The Children, Steppenwolf Theatre, Opens April 2019

Playwright Lucy Kirkwood, Director Jonathan Berry, Scenic Design Chelsea M. Warren, Costume Design Mara Blumenfeld, Lighting Design Lee Fisknus, Sound Design Andre Pluess, Production Photographer Michael Brosilow

Janet Ulrich Brooks (Hazel) and ensemble members Yasen Peyankov (Robin) and Ora Jones (Rose) in Steppenwolf’s Chicago premiere production of The Children by Lucy Kirkwood

critical response below

Daily Herald, Scott C. Morgan: “Director Jonathan Berry helms a strong production that achieves an ideal balance between laugh-out-loud humor and contemplative regret. Berry's expert design team does a fine job of mixing light and dark as well, particularly with Chelsea M. Warren's cozy cottage perched perilously close to an eroding coastline.  Lighting designer Lee Fiskness conveys the harsh realities of the script in terms of power cuts and how Hazel and Robin have to make do living with less access to electricity. Fiskness and sound designer Andre Pluess also team well to illustrate the play's noisy and eerie open-to-interpretation ending.”

Time Out Chicago, Alex Huntsberger: “Berry’s production emphasizes Kirkwood’s estuarial mixture of character and theme with a set, by designer Chelsea M. Warren, that situates Robin and Hazel’s home on the edge of a cliff: a cozy homestead at the mercy of more elemental forces. Like the ghostly church bells of the vanished seaside village that Rose insists she has heard clear as day, The Children is impossible to ignore and equally hard to forget.”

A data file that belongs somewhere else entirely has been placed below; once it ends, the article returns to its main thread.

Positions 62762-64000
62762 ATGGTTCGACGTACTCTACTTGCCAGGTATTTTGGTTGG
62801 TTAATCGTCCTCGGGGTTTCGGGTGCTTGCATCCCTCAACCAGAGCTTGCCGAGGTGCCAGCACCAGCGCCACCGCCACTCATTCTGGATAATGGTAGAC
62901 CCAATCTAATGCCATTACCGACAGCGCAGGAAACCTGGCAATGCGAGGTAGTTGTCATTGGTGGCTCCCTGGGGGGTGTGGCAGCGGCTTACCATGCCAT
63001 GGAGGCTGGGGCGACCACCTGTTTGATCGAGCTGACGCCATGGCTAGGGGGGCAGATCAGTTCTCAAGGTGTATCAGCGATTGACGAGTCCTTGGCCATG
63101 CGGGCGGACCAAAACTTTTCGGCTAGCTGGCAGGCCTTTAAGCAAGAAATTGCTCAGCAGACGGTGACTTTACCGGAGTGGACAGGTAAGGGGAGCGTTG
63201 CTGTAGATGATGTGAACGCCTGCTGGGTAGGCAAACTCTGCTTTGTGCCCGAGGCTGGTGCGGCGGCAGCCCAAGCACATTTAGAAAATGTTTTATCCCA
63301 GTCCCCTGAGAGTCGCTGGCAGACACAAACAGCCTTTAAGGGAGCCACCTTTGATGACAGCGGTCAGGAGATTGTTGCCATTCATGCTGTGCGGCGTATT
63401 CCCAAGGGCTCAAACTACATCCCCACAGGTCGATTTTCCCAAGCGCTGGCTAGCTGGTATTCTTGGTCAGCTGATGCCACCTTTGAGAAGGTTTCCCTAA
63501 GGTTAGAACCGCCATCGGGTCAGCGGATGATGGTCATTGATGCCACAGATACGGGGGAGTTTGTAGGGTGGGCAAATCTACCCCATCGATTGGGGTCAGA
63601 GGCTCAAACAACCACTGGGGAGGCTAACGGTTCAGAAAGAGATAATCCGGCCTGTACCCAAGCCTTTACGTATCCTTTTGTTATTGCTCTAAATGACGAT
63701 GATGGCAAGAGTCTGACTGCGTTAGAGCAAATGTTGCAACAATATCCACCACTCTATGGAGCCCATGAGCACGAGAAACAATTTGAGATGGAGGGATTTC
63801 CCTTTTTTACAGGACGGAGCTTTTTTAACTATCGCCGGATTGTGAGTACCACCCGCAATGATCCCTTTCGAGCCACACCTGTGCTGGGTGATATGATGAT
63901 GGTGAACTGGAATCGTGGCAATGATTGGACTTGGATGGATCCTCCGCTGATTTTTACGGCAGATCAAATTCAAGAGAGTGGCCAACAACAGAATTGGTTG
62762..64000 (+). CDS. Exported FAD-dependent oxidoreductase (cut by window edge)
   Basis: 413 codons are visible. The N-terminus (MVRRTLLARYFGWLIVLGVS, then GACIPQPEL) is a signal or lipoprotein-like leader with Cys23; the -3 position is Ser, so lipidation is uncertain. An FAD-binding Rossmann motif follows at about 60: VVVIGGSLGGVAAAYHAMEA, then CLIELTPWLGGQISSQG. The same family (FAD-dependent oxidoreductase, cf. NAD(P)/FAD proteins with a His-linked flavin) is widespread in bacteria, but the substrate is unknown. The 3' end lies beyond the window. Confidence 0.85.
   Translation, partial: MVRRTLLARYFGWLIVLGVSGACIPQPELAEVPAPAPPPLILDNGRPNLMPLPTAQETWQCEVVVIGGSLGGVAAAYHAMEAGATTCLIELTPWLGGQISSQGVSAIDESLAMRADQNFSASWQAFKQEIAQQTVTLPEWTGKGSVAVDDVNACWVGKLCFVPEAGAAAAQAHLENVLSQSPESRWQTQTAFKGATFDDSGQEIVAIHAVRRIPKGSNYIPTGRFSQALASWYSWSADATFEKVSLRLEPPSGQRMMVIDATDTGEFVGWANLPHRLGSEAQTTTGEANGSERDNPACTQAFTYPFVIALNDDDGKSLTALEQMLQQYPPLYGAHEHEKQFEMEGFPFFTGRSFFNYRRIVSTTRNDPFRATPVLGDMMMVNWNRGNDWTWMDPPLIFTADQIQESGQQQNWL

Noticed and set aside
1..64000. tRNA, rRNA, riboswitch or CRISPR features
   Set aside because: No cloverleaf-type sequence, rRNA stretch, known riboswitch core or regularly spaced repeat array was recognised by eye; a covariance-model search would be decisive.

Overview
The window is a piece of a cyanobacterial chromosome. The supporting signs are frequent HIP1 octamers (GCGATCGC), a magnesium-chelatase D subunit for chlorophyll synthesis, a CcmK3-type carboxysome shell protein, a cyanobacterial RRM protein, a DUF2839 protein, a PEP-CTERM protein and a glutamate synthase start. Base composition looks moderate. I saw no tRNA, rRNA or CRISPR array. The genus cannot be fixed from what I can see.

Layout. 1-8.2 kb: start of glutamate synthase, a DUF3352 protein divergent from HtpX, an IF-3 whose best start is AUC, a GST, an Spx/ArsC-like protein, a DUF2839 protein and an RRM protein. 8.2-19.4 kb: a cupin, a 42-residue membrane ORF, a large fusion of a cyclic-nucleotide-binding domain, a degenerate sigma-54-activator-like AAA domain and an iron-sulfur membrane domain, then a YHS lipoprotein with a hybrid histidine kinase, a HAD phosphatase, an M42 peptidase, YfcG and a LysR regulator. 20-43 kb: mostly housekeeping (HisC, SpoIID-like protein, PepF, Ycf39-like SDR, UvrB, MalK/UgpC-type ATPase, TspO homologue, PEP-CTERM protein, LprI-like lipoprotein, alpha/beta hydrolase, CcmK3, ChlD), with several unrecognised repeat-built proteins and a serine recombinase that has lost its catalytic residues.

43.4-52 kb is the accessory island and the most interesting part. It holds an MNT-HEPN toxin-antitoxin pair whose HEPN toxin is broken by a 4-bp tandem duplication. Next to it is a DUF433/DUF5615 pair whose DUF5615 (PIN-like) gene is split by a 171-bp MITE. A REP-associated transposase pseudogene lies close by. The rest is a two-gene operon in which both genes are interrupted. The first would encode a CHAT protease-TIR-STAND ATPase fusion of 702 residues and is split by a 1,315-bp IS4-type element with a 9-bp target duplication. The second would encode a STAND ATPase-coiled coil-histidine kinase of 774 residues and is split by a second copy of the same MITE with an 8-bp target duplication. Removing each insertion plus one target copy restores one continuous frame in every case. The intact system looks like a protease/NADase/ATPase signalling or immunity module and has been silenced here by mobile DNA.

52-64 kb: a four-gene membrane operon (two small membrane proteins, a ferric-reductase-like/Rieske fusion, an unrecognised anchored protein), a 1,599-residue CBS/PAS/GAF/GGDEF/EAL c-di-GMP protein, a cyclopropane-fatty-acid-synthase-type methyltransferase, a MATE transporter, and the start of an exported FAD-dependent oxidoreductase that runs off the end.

WTTW, Hedy Weiss: The play, now receiving its Chicago premiere by Steppenwolf Theatre, where director Jonathan Berry has gathered three sublime Chicago actors (Janet Ulrich Brooks, Ora Jones and Yasen Peyankov), is set in a rustic cottage – a formidable design by Chelsea M. Warren – perched on a massive rocky foundation on the east coast of England where the sound of waves and chirping sea birds can be heard.”

 NWHerald, Regina Belt-Daniels: “Directed by Steppenwolf’s Artistic Producer Jonathan Berry, “The Children” teases us with a sense of menace and a nuclear power plant that is its own unspoken character. Thankfully, there is somewhat of a payoff at the end and perhaps a redemption; it’s all captured by Chelsea Warren’s spot on set design (I particularly appreciated the rock like moat that separates the audience from the stage, reinforcing that it’s a crumbling coast line as well as the fact we’re observers).”

Chicago Theatre Review, Colin Douglas: “Chelsea M. Warren has designed a beautifully detailed set that looks slightly shabby, but is, like this cast, very realistic. It looks like a quaint cottage by the sea where anyone would enjoy living. But on closer examination, things are just slightly askew. When Hazel places an apple on the table, it starts to roll off. Later in the play, the water levels rise so much that the toilet overflows and floods the living room. Paired with Andre Pluess’ and Lee Fiskness’ ominous sound and lighting design, this production perfectly hits all the right notes.”

 Rescripted, Lonnae Hickman: “The show is performed with a breathtaking set design (Chelsea M. Warren) that consists of a full scale house on the shore of an English cottage complete with sounds of seagulls and waves crashing on the shore (sound by Andre Pluess). This is where the entire show is set, and it juts out, making the audience feel small in comparison. This prominent house is where we meet three retired nuclear scientists who both share and keep secrets.”